Option ARM borrowers hit with unaffordable monthly payments are another threat to the housing recovery and the economy, said Susan Wachter, a professor of real estate finance at the University of Pennsylvania’s Wharton School in Philadelphia. Owners who surrender properties to the bank rather than make higher payments for homes that have plummeted in value will further depress real estate prices and add to the inventory of properties on the market, she said. "The option ARM recasts will drive up the foreclosure supply, undermining the recovery in the housing market," Wachter said in an interview. "The option ARMs will be part of the reason that the path to recovery will be long and slow."
Option ARM recasts will mean more pain for California, the state with the most foreclosures in the U.S. More than $750 billion of option ARMs were originated in the U.S. between 2004 and 2008, according to data from First American and Inside Mortgage Finance of Bethesda, Maryland. California accounted for 58 percent of option ARMs, according to a report by T2 Partners LLC, citing data from Amherst Securities and Loan Performance. Shirley Breitmaier took out a $315,000 option ARM to refinance a previous loan on her house.
Her payments started at 3/8 of 1 percent, or less than $100 a month, according to Cameron Pannabecker, the owner of Cal-Pro Mortgage and the Mortgage Modification Center in Stockton, California, who is working with Breitmaier. The loan allowed her to forgo higher payments by adding the unpaid balance to the principal. She’ll be required to start paying principal and interest to amortize the debt when the loan reaches 145 percent of the original amount borrowed. Breitmaier, who has been in the home for 45 years and lives with her daughter, now fears she will lose the off-white stucco house that’s a hub for her family.
"I wish the government would bail us out like the banks and the car businesses," she said. "I’d like to go from here to the grave next to my husband." Paul Financial LLC originated the loan and it was sold to GMAC, Pannabecker said. "This loan is a perfect example front to back, bottom to top, of everything that has gone wrong over the last five to seven years," Pannabecker said. "The consumer had a product pushed on them that they had no hope of understanding." GMAC is working with Breitmaier and will review all of her options, said Jeannine Bruin, a spokeswoman for the company. Bruin declined to be more specific, citing the firm’s customer confidentiality policy.
Peter Paul of Paul Financial, based in San Rafael, California, said he wasn’t familiar with Breitmaier’s loan agreement but disagreed with Pannabecker’s characterization. "The problem is, real estate values went down," Paul said. Paul said he’s winding down the company and hasn’t made any loans since the fall of 2007. Option ARMs typically recast after five years and the lower payments can end before that time if the loan balance increases to 110 percent or 125 percent of the original mortgage, according to a Federal Reserve brochure on its Web site. These home loans were primarily marketed to people with good credit scores, said Dirk van Dijk, director of research at Zacks Investment Research in Chicago. They were also sold to the elderly and immigrants who were lured by inexpensive payments, said Maeve Elise Brown, executive director of Housing and Economic Rights Advocates in Oakland, California.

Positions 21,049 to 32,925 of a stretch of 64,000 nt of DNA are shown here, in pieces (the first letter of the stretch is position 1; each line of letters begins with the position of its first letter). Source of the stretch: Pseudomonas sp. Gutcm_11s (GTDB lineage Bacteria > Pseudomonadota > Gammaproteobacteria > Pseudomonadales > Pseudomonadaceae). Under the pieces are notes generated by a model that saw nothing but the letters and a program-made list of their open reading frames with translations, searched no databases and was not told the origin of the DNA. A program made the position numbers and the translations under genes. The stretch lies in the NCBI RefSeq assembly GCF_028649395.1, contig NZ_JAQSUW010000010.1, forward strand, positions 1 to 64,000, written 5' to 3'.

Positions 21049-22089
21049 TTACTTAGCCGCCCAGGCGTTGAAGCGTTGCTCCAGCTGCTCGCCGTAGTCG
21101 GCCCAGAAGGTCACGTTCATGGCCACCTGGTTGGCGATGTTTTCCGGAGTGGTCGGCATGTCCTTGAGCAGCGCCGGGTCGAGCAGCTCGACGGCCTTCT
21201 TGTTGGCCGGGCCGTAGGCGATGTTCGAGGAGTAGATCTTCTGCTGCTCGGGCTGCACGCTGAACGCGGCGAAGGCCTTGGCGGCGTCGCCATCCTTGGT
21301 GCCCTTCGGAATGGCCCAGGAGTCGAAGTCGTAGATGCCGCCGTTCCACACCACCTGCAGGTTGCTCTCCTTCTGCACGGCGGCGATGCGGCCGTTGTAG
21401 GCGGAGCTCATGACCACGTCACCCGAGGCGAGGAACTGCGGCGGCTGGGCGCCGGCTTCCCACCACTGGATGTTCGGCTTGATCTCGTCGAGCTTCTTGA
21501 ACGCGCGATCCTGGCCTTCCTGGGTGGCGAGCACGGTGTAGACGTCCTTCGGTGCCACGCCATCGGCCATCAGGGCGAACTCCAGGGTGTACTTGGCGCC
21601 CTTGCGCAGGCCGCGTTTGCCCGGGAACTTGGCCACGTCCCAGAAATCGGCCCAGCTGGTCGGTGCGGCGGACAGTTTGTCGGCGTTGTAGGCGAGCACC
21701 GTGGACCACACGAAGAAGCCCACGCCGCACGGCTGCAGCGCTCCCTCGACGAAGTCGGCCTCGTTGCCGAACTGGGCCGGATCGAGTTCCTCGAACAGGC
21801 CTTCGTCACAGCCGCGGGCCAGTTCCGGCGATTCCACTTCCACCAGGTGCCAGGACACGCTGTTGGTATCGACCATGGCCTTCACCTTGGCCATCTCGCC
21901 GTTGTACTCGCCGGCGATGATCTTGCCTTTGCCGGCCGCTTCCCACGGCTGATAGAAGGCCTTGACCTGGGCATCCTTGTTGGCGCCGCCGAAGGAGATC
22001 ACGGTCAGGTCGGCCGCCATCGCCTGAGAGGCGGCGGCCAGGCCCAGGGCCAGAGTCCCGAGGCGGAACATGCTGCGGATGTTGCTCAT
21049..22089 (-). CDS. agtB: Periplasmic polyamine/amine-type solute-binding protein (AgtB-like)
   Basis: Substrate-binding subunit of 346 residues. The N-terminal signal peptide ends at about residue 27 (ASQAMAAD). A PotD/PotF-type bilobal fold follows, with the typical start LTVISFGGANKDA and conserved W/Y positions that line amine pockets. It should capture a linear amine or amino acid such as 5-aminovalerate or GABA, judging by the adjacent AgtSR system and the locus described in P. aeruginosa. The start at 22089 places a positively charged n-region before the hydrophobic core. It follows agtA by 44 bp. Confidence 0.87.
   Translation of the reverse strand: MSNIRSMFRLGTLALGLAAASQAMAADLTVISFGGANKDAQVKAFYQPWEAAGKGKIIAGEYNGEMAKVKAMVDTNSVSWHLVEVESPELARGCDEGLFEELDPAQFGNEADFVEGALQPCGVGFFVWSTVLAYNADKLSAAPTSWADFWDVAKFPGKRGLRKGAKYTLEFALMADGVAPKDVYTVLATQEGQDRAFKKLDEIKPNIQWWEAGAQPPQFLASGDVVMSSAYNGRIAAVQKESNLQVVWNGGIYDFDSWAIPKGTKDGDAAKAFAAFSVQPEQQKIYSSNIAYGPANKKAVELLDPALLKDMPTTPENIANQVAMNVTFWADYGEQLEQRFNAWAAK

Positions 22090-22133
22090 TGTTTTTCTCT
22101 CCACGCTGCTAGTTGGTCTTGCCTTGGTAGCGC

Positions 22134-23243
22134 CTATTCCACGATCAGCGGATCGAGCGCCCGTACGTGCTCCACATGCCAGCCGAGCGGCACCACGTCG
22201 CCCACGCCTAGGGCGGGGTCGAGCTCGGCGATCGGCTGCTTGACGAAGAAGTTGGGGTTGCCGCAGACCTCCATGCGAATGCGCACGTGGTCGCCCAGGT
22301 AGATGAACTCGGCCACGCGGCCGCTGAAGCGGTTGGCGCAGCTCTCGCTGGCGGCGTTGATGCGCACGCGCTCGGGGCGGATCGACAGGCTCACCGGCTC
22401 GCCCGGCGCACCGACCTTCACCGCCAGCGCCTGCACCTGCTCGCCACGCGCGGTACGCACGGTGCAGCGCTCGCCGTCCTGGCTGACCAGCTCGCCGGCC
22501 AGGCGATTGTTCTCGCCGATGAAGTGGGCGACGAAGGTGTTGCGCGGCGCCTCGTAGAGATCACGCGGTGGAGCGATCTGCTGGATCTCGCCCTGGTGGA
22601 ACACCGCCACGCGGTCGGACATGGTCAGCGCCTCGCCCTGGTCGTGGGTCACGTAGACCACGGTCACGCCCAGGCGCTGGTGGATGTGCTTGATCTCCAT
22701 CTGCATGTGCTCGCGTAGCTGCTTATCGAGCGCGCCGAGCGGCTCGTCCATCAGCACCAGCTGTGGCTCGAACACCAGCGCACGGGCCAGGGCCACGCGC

Refinancing is impossible in many states given the nationwide drop in prices. Mortgage rates are also rising. The average 30-year rate jumped to 5.59 percent in the week ended June 11 from 5.29 percent a week earlier, Freddie Mac said today. In California, the median existing single-family home price dropped 37 percent in April to $256,700 from a year earlier, according to the state Association of Realtors. "Once you start amortizing that loan, the payment is going to shoot up," said David Watts, a London-based strategist with research firm CreditSights. The delinquency rate for payment-option ARMs originated in 2006 and bundled into securities is soaring, according to a May 5 report from Deutsche Bank AG.
Over the past year, payments 60 days late or more on option ARMs originated in 2006 have almost doubled to 42.44 percent from 23.26 percent, Deutsche Bank said. For 2007 loans, the rate has climbed from 10.1 percent to 35.25 percent. "We’re already seeing much higher levels of delinquencies of these option ARM loans even before you reach the point of the recast," said Paul Leonard, the California director of the non- profit Center for Responsible Lending. The threat of soaring payments has counselors at Housing and Economic Rights Advocates busy. "There’s a level of hopelessness to the phone calls now," said Brown.